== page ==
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BMC Proceedings

Open Access

Serum-free media for mesenchymal stem cells expansion on microcarriers

  • Céline Martin1,
  • Alexandre Piccini1,
  • Isabelle Chevalot1,
  • Eric Olmos1,
  • Emmanuel Guedon1Email author and
  • Annie Marc1
BMC Proceedings20159(Suppl 9):P70

https://doi.org/10.1186/1753-6561-9-S9-P70

Published: 14 December 2015

Background

Expansion of mesenchymal stromal cells (MSC) is one of the key steps for their use in tissue engineering or cell therapies. To increase cells expansion yields, two milestones have to be achieved that will allow a wider MSC therapeutic use, namely an optimal serum-free medium and a process intensification via 3D suspension culture on microcarriers [1]. Indeed, one of the major obstacles to obtain a reliable manufacturing process is that most of MSC cultivation methods still rely on media being supplemented by a significant volume of fetal calf serum. While efforts have been made to develop serum-free media (SFM) for MSC expansion, they were systematically designed for planar plastic cultivation systems. The aim of this study was to compare usual serum alternatives on 2D and 3D cultures. However, these alternatives can be ill-defined, either when the medium formulation is proprietary or when it has been humanized with blood derivatives. Thus several supplements were also investigated to design a more defined serum-free formulation that could be used to expand stem cells on microcarriers.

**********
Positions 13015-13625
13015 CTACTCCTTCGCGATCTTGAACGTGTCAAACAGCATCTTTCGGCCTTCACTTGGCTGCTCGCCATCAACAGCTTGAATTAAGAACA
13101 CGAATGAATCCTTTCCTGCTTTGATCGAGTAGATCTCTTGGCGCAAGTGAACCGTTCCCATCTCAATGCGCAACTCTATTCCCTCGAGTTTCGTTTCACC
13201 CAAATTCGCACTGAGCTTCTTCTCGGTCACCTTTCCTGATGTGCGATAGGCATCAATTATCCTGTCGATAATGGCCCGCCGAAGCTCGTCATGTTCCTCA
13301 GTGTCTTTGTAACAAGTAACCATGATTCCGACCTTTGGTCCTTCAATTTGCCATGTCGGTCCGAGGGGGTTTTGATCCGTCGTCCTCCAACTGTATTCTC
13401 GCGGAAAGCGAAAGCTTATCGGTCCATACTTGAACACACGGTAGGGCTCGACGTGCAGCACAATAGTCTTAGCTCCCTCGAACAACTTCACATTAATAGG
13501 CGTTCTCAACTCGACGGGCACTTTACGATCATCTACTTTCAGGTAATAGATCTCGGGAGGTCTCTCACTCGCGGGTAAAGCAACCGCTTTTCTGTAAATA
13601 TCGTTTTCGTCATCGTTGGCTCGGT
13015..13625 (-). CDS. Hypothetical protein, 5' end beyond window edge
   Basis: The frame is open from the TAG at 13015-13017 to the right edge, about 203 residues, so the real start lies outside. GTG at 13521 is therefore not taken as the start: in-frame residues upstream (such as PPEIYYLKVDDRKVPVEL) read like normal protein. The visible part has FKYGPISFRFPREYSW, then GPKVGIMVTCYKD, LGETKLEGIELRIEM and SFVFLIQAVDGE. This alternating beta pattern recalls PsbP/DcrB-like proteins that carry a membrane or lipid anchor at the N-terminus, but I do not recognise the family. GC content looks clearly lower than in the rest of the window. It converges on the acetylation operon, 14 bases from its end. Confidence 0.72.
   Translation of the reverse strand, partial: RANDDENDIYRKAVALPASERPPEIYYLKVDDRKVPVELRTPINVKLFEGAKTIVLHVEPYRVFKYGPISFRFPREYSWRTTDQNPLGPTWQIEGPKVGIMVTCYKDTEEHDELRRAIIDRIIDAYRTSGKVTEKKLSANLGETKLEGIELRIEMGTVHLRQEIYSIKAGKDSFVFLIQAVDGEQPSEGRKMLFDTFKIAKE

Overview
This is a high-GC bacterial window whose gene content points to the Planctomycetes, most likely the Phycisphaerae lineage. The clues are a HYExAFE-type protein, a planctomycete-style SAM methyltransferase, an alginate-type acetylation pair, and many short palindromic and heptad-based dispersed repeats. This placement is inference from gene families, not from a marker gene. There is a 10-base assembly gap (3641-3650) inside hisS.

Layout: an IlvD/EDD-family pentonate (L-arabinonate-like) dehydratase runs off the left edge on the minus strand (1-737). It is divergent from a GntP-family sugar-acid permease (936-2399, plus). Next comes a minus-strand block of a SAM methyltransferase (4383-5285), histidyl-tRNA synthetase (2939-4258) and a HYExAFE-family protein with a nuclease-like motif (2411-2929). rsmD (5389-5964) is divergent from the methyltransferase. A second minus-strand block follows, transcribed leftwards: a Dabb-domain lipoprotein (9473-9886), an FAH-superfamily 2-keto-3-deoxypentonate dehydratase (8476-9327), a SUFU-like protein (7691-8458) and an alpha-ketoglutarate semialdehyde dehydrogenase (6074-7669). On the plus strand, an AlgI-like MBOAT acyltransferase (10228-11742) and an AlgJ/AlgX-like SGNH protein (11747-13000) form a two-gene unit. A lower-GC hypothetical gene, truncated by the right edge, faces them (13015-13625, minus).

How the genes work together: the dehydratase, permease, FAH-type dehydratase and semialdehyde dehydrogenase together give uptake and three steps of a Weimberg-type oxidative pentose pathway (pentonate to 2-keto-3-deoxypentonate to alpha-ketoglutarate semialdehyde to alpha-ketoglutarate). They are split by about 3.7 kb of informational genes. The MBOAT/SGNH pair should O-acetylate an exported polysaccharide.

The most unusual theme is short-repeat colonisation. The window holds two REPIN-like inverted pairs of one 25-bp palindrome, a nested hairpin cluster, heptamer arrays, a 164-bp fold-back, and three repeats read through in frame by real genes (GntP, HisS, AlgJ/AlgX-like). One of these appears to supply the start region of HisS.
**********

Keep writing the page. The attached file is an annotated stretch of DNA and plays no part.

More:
Materials and methods

We performed batch cultures in 2D (static culture plates) and 3D (microcarriers) of human MSCs. Cells were first isolated from bone marrow by adhesion to plastic and validated a posteriori as MSC following ISCT recommendations. Negative control for cell expansion consisted in α-MEM + FGF2, ß-mercaptoethanol, and Glutamax. FCS was added for the positive control at 10 % v/v. Commercial media were purchased from Gibco, Lonza and Biological Industry, the coating solution CellStart from Gibco, and peptones from Kerry. SFM01 contains α-MEM/F12 supplemented with Glutamax, Hepes, r-insulin, h-transferrin, putrescin, progesterone, BSA, FGF2,TGF- α1, ß-mercaptoethanol, hydrocortisone, Lipid Concentrate and fetuin. Whatever the medium used, 1 % (v/v) antibiotics was added On the basis of cell growth monitoring, 2D cultures first allowed us to screen well-performing SF commercial media and more than a dozen of usual cell culture supplements using an automated microscopic follow-up with the Cell screen device (Roche). In a second time, 3D cultures on microcarriers at small-scale were performed. Cell adherence was first assessed on GE Healthcare® and Solohill® microcarriers, and only the best conditions were brought to cell expansion in shake flasks allowing us to monitor glucose/lactate kinetics in parallel with the cell growth. ). Density on microcarriers was determined by Guava cytometer. Two wells were sacrificed daily on 24-wells plates and a 0.6 mL sample was taken out of each shaking flask for triplicate measurements. Design of experiment was obtained using the Modde 7 software (D-optimal design screening with PLS model). Smoothing used the Savitzky-Golay algorithm.

Results